Tech heads set on seas
CSIRO and Microsoft are partnering to tackle plastic waste and illegal fishing.
A wide-ranging agreement has been signed by CSIRO Chief Executive Dr Larry Marshall and Microsoft Australia Managing Director Steven Worrall, designed to accelerate critical research that will use AI and machine learning.
The project aims to tackle illegal fishing by analysing information gathered from high resolution cameras and underwater microphones to assist with fishing management in Australian marine reserves including the Great Barrier Reef, and detection of fishing with explosives in Indonesia.
It will also target marine debris by analysing videos of rivers and stormwater drains to identify and track garbage flows into waterways and inform intervention efforts, like placement of river rubbish traps and reverse vending machines where the public can recycle bottles and cans in return for cash.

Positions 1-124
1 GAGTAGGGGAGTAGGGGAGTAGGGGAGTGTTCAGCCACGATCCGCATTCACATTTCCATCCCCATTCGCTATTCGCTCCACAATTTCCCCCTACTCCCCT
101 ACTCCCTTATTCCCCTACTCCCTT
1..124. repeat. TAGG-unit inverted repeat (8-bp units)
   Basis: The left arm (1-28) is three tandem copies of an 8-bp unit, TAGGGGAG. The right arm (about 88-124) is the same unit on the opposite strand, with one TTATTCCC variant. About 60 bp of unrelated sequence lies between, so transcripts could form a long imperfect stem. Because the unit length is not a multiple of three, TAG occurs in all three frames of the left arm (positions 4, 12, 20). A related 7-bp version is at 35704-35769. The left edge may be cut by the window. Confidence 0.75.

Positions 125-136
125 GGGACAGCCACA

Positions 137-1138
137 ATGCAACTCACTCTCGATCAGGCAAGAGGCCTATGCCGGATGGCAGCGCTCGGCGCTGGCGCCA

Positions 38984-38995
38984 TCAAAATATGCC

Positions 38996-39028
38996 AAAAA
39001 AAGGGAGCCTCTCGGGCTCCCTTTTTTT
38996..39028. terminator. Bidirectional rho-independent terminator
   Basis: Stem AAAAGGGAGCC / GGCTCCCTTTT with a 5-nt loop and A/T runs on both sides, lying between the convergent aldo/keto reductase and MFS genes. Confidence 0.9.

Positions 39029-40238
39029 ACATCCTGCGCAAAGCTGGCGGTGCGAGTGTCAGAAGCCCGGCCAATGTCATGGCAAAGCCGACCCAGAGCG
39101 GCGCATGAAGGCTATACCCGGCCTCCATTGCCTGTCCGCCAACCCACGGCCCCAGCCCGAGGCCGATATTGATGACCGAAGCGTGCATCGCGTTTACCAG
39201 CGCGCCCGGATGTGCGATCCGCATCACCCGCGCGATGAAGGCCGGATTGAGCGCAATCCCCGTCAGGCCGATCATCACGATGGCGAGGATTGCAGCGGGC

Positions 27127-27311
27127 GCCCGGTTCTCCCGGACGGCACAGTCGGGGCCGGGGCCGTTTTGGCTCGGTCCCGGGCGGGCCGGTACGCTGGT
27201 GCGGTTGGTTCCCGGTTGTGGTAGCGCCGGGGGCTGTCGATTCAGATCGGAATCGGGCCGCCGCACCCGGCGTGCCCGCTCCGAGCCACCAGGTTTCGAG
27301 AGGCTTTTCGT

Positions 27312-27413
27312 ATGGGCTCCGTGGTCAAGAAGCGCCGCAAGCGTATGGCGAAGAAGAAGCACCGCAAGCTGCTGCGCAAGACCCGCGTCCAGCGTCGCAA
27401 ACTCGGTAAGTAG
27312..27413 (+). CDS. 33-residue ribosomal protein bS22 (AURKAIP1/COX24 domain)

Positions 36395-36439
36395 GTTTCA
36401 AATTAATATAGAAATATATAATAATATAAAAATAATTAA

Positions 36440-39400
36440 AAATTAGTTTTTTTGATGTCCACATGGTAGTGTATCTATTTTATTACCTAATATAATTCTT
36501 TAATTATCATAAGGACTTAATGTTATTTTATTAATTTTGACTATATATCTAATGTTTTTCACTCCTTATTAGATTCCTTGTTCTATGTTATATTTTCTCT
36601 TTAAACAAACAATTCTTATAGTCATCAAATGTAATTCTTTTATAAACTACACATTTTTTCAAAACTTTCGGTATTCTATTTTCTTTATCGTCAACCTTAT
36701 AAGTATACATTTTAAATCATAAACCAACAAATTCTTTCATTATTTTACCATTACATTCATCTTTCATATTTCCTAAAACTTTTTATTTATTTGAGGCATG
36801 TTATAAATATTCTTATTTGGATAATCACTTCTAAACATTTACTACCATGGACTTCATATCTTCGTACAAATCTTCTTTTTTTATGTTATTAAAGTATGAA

CSIRO and Microsoft also say they will equip farmers with custom, digital insights from a diverse range of data sources, including sensors and satellites, but importantly deep domain knowledge integrated with analytics and modelling to provide insights on tactical and strategic decision making including soil condition, crop growth and farm management. This work will commence at CSIRO's new agricultural research facility at Boorowa, NSW.
“This partnership is turning science and technology into real-world solutions for real people, from the Great Barrier Reef, to suburban waterways, to farms and environments around the country,” Dr Marshall said.
“Everything CSIRO does is through partnerships across Australia and around the world, so it's great to share such a broad vision for making the world a better place with a visionary partner like Microsoft.”